Imogen Heap's magical music gloves make for handmade beats

Grammy-winning British artist Imogen Heap says she's always been a bit frustrated by not being able to navigate computers and mixing boards with the same fluidity other musicians can play more traditional instruments. To solve this, she's "joined forces with the nerd underworld, creating musical gloves using new sensor technology allowing me to compose and perform music with computers in an intuitive way."

We first reported on the gloves back in 2011 when Heap debuted them at a TED conference. Now, the artist and her team of engineers and scientists are seeking funding for their "Mi.Mu gloves" through a Kickstarter campaign seeking to raise £200,000 (about $330,000 USD) to bring the technology to the masses. … Read more

Do you ever get to really hear stereo sound?

Thanks to the ever-increasing popularity of wireless speakers, single-speaker sound is making something of a comeback. Sure, Bluetooth speakers can play the left and right channels of a recording, but since they're just a few inches apart, stereo is a non-event.

Ideally, for desktop stereo the left and right speakers should be at least 24 inches apart when you're sitting a few feet away. With room hi-fi systems, the speakers should be at least five to six feet apart. With desktop and hi-fi systems, the listener must be equidistant from the left and right speakers to hear accurate … Read more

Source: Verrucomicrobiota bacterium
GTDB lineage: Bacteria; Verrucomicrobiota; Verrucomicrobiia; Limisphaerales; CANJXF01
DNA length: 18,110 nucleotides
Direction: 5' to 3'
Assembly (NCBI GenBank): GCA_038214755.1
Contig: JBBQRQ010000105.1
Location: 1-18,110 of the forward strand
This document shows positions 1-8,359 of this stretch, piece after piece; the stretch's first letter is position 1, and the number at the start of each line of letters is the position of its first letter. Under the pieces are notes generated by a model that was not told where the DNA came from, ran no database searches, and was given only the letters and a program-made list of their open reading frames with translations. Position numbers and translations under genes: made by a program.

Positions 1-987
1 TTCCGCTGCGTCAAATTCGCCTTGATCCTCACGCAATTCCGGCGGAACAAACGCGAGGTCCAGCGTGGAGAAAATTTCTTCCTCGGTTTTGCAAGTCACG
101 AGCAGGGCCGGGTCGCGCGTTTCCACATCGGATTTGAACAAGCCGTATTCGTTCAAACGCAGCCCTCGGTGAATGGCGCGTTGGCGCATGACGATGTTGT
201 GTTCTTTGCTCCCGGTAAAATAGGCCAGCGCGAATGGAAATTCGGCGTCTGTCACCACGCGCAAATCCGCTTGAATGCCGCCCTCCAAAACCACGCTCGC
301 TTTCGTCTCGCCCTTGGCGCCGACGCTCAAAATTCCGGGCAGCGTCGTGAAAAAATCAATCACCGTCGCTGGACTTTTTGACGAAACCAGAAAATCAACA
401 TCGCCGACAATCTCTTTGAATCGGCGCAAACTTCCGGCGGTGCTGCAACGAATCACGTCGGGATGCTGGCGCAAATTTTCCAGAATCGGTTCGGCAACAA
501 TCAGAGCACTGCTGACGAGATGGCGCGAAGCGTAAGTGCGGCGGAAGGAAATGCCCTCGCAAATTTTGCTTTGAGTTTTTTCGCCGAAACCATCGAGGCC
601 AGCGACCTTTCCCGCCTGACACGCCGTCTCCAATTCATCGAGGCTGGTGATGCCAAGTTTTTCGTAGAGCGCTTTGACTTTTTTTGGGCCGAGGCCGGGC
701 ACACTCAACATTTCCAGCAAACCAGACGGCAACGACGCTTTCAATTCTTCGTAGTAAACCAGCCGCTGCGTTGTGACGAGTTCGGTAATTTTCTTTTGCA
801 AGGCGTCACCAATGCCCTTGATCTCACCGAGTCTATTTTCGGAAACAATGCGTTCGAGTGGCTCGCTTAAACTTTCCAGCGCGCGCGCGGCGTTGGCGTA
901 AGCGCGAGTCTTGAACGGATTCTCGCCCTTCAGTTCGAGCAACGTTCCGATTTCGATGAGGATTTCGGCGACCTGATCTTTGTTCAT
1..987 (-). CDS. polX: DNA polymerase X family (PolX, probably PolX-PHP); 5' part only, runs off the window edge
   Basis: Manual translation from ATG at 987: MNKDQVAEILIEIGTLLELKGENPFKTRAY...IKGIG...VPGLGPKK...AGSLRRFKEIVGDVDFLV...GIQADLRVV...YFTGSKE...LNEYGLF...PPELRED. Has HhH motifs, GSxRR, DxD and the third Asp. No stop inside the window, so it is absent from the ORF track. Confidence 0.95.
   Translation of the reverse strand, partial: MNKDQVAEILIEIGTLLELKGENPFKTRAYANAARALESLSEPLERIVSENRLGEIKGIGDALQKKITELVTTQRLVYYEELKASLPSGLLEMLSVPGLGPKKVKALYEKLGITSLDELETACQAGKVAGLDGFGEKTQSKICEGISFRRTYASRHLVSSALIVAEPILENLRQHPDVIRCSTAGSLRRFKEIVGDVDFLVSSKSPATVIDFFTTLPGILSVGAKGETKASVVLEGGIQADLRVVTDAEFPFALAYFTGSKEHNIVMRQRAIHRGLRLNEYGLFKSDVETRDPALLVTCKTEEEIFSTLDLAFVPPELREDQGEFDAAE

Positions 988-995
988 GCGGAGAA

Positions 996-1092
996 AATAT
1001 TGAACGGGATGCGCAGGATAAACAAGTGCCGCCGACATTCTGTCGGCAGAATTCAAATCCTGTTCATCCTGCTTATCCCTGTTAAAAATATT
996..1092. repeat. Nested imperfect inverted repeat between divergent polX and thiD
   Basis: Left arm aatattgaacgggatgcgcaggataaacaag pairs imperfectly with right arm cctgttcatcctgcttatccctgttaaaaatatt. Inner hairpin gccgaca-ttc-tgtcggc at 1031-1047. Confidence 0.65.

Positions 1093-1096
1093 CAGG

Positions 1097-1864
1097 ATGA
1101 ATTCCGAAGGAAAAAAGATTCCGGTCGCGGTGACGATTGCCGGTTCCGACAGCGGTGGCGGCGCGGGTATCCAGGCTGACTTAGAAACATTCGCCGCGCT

Pandora One hikes subscription price, nixes annual option

Pandora is making a few changes to its premium streaming music service -- most notably a fee hike for new monthly subscribers.

The company announced Tuesday that because of rising royalty rates it pays to musicians, it's having to up its monthly fee for the first time since Pandora One debuted in 2009. Starting in May, new members will have to pay $4.99 per month rather than the current rate of $3.99 per month.

"The costs of delivering this service have grown considerably," Pandora wrote in a blog post. "For example, the royalty rates … Read more